Our bodies are designed to work hard during the night, restoring and rejuvenating so we can wake up feeling refreshed and ready for the day. Sleep is also paramount to reducing injury and maximizing recovery. When you have back or neck pain, however, your sleep will need a little help from you to ensure spinal alignment, so you don’t wake up in pain or discomfort.
Certain sleeping positions naturally keep the spine in alignment, while others will cause unnatural curving and place pressure on the neck or back. Understanding how your sleeping position impacts how your body feels the next day can help you adjust your sleeping habits or maintain better posture throughout the night.
If you already sleep on your back, you’re on the right track. Sleeping on the back allows you to distribute your weight more evenly and avoids most dramatic and unnecessary curving of the body.
Be sure your body is flat, not twisted with your knees leaning one way or another. Stretching out to your full length will give your spine a break from the twisting and turning it does all day and eliminates any unnatural pressure.
If possible, use a small, rounded pillow just below the neck to keep the spine in ideal alignment all night.
Switching sleeping positions can be difficult, so if sleeping on your back doesn’t come naturally to you, or if it causes snoring, you can still support your spine while laying on your side or in the fetal position.
Sleeping on your side, when done right, can be fairly supportive of the spine, but a few small shifts can lead to poor posture when laying down. When laying on your side, keep your hips and knees stacked, and place a pillow in between your legs to keep the hips in line. Keep your legs as long as you can, only at a slight bend if possible.
You will also need a thick pillow to support your neck so your head is not leaning toward your shoulder.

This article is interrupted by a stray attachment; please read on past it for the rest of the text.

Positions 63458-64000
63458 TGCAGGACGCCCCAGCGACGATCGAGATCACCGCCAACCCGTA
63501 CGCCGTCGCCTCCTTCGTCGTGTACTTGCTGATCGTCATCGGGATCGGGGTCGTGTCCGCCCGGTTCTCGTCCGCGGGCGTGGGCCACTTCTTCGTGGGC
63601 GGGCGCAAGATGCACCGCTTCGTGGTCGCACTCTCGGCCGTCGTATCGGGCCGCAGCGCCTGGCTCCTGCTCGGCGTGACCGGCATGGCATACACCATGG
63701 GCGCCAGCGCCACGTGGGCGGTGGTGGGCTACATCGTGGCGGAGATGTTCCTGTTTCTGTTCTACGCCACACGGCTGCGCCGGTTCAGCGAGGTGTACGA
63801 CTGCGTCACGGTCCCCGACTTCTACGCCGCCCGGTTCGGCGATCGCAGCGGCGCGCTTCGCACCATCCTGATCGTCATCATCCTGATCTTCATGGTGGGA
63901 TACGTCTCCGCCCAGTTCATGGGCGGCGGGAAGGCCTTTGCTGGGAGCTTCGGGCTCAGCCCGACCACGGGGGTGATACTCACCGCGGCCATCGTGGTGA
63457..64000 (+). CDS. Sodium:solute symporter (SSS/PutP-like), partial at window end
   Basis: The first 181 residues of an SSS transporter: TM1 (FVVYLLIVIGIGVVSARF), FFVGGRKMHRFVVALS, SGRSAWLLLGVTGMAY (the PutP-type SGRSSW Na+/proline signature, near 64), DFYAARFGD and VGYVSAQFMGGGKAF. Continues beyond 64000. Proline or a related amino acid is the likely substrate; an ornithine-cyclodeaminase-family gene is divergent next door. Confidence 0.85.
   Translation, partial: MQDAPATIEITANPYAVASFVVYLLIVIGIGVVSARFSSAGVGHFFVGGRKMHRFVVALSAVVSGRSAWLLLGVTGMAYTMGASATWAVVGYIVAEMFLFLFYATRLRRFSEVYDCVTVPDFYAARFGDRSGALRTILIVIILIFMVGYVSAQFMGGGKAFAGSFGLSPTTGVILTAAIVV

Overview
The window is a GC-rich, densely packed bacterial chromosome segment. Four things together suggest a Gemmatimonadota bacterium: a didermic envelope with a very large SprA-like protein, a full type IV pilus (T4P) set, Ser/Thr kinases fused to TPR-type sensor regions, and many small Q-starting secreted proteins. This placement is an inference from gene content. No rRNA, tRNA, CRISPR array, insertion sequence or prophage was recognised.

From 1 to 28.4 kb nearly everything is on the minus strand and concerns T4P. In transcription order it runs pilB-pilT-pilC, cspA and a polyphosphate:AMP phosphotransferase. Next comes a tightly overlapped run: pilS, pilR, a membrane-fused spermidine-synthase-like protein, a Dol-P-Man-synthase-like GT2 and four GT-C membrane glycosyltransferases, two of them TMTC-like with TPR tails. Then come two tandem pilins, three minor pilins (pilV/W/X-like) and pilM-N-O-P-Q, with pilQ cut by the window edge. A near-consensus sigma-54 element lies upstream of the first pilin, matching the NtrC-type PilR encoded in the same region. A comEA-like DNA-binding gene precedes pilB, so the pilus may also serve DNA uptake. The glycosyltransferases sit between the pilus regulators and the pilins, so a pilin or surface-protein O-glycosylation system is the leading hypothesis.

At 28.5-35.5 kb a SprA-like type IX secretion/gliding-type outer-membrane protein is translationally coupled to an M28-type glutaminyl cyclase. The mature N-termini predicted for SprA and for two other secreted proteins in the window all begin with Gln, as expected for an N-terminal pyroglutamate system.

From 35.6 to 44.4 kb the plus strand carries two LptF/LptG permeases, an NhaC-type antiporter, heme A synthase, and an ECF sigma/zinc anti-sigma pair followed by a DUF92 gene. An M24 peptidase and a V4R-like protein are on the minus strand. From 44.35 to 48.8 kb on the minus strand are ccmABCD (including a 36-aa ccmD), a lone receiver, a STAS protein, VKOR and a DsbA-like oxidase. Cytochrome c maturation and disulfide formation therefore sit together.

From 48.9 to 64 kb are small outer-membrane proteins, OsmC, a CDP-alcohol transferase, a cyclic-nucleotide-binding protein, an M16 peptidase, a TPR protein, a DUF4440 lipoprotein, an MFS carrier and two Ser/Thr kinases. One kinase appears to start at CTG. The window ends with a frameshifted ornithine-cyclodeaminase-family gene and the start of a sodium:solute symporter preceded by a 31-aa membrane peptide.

Keep your chest open and avoid curving it inward. Some people like to hold another pillow to their chest to support it.
Sleeping on your side in the fetal position isn’t as ideal as sleeping on your side with your legs outstretched, but if it’s what’s most comfortable for you, whether you have a herniated disc or simply find other positions uncomfortable, there are a few changes you can make for more support.
Lie on your side and bring your knees up to your chest. Keep your neck long and straight, supported by a thick pillow. Again, keep your chest open to prevent it from rolling your shoulders forward.
There’s one sleeping position you should try to avoid as much as possible, and that’s sleeping on your stomach. When you sleep on your stomach, the neck is twisted to either the left or the right, placing undue pressure on the cervical spine. It can lead to shoulder and neck pain while putting pressure on the lower back.
A stiff neck is the first sign that your stomach sleeping position is a problem. If sleeping on your back doesn’t feel possible, start by slowly moving toward a side sleeping position, using as many pillows as necessary to support yourself.
You may not have realized how much your bedtime routine choices and habits impact your back health, comfort, and mobility. When you think about it, it makes sense. The average person spends eight hours each night in their sleeping position, so it’s going to make an impact one way or another.
Try to lay flat if you can, or make some adjustments to your side sleeping position to keep it comfortable, and always avoid laying on the stomach if possible.